Why do you create?
The reasons for creating an artwork are many. Some do it for a specific reason. The painting gets a job before it even exist. To be a gift, to be a reminder of a memory or to match the feeling of the newly decorated room or simply to match the curtains.
Some create to prove their skill.
Some create to learn a skill.
So create to make a statement.
Some create to capture beauty.
Some create to help them heal.
Some create to make sense of the world.
Some create to catch the limelight.
Some create to materialise the inner world into outer worldly terms.
Some create to escape.
Some create to relieve stress.
Some create to purge.
Some create to be liked and admired by others.
Whatever your reason for creating there is no right or wrong answer. There is however a way to make your creative journey easier, less stressful. At some point in the creative process we enter the crappy phase. That’s when you want to start over, feels like nothing is right and everything is beyond fixing. All you can think is “it’s time to burn this canvas and throw out the art supplies!” The intention you set for your creation, influence the path of your creative journey. A intention that is open and flexible makes it easier to create within the magical right brain.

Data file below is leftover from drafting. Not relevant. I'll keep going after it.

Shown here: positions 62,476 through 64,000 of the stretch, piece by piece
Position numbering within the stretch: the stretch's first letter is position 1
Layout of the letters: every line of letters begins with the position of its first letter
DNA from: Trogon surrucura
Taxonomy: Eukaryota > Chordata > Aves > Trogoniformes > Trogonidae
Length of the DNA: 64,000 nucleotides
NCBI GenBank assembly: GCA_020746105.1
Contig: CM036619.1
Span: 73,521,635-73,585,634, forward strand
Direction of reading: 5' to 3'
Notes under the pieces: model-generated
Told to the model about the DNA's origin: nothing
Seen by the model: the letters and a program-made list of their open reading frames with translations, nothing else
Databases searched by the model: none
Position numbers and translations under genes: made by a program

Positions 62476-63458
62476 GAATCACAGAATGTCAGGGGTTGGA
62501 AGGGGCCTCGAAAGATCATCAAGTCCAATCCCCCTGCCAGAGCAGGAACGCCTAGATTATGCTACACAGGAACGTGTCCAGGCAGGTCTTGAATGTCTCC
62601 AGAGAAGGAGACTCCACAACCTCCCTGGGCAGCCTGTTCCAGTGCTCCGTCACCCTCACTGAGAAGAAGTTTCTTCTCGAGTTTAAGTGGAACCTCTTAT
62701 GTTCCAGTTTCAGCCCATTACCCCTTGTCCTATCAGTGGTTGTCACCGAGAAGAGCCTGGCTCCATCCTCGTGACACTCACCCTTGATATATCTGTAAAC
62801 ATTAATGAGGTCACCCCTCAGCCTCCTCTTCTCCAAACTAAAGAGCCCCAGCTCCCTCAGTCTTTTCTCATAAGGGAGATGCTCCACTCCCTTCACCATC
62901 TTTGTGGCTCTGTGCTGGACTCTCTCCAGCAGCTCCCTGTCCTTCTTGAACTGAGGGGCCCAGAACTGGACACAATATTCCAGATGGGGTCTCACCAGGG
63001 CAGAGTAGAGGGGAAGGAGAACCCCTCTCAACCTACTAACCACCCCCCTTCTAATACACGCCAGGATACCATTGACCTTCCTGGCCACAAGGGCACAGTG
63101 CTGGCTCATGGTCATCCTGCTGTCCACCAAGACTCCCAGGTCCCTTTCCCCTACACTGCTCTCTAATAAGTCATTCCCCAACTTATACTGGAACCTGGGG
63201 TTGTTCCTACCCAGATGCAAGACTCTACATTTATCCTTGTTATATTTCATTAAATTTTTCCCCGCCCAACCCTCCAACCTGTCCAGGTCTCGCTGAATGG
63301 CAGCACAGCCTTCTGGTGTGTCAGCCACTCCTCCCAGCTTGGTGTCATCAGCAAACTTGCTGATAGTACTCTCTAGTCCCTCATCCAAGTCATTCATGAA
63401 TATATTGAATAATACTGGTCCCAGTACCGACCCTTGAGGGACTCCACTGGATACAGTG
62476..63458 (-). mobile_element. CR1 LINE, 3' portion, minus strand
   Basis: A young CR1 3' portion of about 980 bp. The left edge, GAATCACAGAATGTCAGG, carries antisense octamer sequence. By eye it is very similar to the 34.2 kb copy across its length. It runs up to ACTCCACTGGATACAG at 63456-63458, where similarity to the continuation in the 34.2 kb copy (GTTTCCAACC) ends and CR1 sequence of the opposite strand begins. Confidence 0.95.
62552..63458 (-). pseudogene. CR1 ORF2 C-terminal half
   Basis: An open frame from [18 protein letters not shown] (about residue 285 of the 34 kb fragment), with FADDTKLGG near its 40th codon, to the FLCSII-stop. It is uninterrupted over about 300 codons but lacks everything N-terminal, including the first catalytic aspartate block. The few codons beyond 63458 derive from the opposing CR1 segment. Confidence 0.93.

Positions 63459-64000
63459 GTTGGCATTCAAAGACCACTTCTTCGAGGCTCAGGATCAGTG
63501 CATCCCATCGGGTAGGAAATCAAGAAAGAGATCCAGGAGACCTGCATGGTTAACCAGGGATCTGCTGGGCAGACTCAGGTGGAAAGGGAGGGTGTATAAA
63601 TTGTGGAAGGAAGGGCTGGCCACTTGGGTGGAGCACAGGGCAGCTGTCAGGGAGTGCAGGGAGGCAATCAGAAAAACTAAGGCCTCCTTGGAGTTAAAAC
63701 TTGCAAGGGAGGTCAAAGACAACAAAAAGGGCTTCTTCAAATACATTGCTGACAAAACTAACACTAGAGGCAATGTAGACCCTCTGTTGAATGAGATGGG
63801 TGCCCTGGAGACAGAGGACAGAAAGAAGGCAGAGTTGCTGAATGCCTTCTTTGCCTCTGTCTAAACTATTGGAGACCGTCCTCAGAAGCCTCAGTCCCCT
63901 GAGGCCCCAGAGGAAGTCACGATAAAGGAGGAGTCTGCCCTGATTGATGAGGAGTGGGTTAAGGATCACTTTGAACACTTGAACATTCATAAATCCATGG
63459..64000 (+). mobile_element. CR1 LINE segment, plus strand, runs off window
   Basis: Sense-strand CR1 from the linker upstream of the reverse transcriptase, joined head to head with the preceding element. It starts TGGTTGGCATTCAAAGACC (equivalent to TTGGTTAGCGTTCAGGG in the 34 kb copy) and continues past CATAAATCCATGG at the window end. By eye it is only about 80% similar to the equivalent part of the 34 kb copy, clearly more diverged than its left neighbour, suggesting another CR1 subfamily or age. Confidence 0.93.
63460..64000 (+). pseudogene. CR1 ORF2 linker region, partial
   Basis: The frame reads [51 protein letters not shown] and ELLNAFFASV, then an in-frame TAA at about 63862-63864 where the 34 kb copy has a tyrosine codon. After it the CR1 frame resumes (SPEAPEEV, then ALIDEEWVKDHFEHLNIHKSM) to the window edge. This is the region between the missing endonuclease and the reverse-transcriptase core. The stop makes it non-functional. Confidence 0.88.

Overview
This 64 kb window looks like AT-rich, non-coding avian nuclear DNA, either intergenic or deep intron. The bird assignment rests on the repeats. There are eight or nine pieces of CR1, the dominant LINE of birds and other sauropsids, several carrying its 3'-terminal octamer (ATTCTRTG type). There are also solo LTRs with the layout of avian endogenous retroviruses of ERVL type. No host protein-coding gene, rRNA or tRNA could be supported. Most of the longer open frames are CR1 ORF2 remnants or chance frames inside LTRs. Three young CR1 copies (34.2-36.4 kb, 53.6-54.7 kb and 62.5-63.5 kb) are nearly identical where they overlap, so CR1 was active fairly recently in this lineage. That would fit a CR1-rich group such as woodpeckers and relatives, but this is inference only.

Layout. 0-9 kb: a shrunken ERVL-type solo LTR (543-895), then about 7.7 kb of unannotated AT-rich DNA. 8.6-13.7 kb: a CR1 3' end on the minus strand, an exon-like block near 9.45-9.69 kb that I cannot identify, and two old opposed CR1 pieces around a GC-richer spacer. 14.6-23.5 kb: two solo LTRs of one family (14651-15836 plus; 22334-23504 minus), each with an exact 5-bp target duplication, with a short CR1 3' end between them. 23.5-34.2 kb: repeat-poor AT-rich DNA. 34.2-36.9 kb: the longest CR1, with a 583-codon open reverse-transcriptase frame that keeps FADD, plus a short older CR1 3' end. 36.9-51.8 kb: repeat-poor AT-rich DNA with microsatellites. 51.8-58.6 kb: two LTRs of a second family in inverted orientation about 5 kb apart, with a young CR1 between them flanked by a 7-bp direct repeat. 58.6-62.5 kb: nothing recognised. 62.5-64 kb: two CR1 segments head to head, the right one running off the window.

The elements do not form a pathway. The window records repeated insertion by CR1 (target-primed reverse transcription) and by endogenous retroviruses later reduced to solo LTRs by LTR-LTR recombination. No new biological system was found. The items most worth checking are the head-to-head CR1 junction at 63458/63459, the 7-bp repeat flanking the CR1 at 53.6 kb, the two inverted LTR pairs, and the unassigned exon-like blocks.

When I teach people in my art classes there is some terms I use a lot. There is always the awkward first date stage. And at some stage the painting becomes the boss and tells you what it needs. Not always an easy thing to do. I help my students to see what the painting is asking for. It could be balancing the competition or creating more depth. Softening or defining an edge. We have to be still to hear the message from the artwork. As teacher I become the interpreter between the painting and the student.
My teaching is mostly to play with peoples intentions and to guide them from the crappy phase to a place of openness of just looking and placing a stroke.
So next time you create, check your intention.